Press Release

Technology becomes a teaching tool at Barfield

Reprinted from by Mae Yousif-Bashi /

Marco Island, FL - September 08, 2008 - As students and parents were making their way back home from a recent early release day, the staff at Tommie Barfield Elementary School was brushing up on technological skills.

Staff members were offered three different training topics to choose from: using the Mimio Board, the new Microsoft Word program and blogging.

Technology teacher Jody McCarty began the training as she led a roomful of fellow teachers through updates on an interactive whiteboard program called Mimio . All teachers have Mimio in their classrooms, allowing them to use their whiteboard in conjunction with their computer desktop.

According to McCarty, Mimio is the third wave of interactive whiteboards the school has used.

Art teacher Kathy Anderson and others like her said the board is one of the most useful teaching tools they have.

"I use it every day," she said. "... They're wonderful, it's like, how did I ever teach without one?"

Anderson starts her class with a lesson called "your daily art."

She uses a famous piece of art with which she ties in her lesson for the day. Mimio allows her to bring out certain features in the work of art, such as the horizon, which she can draw on the whiteboard right over the artwork, using Mimio 's "magic wand."

The wand takes the place of the mouse on the computer. Teachers have the option of using Mimio right on the whiteboard, projected from the ceiling or working from their computer, with the work showing up on the Mimio Board so the entire class can see the lesson.

As teachers went back to their classrooms in teams to practice using their Mimio Boards, other teachers were gathering in the Microsoft Word and blogging classes.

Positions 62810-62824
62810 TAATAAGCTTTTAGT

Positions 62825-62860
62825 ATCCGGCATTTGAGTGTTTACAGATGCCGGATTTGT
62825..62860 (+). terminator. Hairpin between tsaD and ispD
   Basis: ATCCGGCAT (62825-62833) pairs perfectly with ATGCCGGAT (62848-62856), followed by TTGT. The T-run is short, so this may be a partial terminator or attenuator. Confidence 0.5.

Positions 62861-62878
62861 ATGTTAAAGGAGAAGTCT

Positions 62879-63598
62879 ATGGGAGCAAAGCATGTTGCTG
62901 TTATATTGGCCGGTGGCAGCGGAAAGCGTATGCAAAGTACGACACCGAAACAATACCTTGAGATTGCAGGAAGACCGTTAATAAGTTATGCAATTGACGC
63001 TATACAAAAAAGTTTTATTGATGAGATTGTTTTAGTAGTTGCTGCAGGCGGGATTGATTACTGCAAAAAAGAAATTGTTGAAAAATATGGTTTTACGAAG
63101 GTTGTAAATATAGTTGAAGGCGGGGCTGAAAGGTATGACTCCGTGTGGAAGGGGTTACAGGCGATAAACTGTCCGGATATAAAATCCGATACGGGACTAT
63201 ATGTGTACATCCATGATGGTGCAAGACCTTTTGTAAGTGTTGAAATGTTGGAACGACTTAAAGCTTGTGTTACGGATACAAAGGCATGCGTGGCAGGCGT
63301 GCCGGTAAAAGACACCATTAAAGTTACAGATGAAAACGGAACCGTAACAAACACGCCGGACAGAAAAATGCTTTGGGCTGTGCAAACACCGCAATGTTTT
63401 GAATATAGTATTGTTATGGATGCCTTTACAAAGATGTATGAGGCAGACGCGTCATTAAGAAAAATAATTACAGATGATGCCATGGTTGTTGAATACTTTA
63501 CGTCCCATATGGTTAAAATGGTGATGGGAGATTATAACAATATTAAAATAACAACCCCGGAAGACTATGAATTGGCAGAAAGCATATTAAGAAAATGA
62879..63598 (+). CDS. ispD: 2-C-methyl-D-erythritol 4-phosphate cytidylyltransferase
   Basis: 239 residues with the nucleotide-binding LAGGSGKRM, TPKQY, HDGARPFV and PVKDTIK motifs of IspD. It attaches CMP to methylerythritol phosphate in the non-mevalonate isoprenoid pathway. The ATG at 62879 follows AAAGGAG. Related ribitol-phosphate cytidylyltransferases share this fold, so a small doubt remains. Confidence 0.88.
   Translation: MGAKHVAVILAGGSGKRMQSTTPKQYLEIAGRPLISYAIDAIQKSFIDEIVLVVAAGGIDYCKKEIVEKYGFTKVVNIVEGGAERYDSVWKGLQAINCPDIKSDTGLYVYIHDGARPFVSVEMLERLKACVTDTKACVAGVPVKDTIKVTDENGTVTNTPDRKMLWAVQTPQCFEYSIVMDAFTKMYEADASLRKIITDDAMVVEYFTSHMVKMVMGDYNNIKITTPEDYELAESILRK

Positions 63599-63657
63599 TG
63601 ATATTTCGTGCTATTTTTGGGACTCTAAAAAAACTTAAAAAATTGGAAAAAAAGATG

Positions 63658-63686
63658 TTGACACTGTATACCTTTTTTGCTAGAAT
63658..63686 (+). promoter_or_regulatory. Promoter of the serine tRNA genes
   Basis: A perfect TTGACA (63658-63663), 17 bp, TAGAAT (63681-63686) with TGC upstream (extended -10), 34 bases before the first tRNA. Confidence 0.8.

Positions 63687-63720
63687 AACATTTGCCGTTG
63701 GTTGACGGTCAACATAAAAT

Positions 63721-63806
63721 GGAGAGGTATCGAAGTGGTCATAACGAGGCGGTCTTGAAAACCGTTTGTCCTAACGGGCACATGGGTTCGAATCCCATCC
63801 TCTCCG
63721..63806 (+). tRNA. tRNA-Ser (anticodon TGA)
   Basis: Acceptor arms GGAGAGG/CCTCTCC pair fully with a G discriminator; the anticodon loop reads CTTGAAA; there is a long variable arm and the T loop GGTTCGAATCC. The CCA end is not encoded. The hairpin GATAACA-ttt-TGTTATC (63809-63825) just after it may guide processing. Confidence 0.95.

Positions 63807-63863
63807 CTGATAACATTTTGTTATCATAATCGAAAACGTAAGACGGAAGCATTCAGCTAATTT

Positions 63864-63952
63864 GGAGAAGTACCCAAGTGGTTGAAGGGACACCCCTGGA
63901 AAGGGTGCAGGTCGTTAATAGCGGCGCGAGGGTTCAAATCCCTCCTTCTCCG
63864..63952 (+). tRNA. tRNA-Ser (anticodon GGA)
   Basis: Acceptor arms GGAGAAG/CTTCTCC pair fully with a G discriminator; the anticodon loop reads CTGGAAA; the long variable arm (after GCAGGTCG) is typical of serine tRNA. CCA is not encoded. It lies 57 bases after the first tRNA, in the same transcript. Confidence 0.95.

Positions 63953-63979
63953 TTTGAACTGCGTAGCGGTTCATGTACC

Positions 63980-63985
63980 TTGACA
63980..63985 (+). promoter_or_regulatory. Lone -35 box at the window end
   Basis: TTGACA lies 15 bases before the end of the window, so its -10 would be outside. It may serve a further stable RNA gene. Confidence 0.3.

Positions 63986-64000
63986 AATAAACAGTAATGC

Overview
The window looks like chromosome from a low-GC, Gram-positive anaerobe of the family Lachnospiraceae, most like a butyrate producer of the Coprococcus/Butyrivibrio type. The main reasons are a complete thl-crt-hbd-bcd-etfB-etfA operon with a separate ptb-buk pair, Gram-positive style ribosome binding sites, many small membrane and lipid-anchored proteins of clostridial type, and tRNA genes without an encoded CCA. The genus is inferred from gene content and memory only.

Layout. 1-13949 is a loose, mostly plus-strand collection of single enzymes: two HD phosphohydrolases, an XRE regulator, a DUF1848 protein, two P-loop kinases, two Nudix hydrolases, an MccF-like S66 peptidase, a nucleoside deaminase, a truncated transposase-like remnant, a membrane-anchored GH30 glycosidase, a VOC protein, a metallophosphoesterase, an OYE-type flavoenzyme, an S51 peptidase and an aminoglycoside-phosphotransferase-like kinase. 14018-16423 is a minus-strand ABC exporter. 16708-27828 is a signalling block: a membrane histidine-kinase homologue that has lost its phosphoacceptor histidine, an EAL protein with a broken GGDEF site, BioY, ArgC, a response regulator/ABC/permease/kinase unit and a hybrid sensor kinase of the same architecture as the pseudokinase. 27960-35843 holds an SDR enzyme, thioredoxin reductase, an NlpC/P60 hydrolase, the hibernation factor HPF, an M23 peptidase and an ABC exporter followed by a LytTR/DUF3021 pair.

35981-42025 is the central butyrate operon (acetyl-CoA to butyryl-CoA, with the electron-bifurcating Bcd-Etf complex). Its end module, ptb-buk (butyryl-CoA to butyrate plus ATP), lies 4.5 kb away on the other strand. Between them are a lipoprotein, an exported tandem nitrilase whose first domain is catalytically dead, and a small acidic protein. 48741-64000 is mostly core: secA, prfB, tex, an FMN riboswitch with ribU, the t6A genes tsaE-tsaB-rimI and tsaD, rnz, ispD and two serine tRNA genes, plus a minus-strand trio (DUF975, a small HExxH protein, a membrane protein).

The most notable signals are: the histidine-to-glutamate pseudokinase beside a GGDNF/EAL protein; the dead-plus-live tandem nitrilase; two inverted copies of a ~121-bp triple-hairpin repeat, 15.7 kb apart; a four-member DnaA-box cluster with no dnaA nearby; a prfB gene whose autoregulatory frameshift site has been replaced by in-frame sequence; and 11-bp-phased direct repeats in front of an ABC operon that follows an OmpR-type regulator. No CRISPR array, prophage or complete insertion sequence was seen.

Class blog

Jon Mundorf, a fifth-grade teacher at Barfield, has been incorporating a class blog in his lessons for the past couple of years. Since starting the blog site - - he and his classes have drawn responses from bloggers as far away as Europe, Asia and Australia.

Since March 24, he has had 6,022 visitors on his site. Mundorf said he tries to incorporate technology into his lessons, but not just because it's such a growing trend.

"I want to use technology to support learning objectives, not just to use it," he said.

He started the blogging by first posting a homework assignment on his site and having the students check for their homework.

Then he began adding smaller items such as "you decides," a fictional situation including a moral dilemma, allowing the students to voice their opinion in an online blog.

In class the following day, the class would discuss the dilemma, but Mundorf said he was finding that not everybody was participating because it wasn't mandatory.

Extra points

Finally, he decided to award extra points to those who participate. Those who don't have a computer, he said, can come before school or stay after to use his classroom computers.

"School is too often one direction, a teacher talking to students," Mundorf said. "Blogging allows interaction. Now, there is information out there and we have to teach them how to get to it. Now, I'm not the only one with the knowledge."

Mundorf said he uses his blog in conjunction with most of his lessons, including math and music, allowing students to show off their most prized work.

"When I was in school, it drove me bonkers that I did all this work and the only people who were going to see it were my parents and my teachers," Mundorf said. "With this, (the students) can do this work and the whole world can see it."

Staff members Mabel Pena and Nancy Embree, among others, have become intrigued with Mundorf's blogging activities and are creating blogs of their own with Mundorf's help.


Although not all students favor the blog, Mundorf believes it helps the students to become engaged.

"There are three factors with teaching and learning," he said. "Can you get the information, do you know what to do with it and are you interested with what you're learning?"

Blogging, he added, allows teachers to change the way they present information, but not in a way that is too technologically advanced so that students who aren't that into it, won't be turned away from learning.

"You're differentiating for your different learners," he said.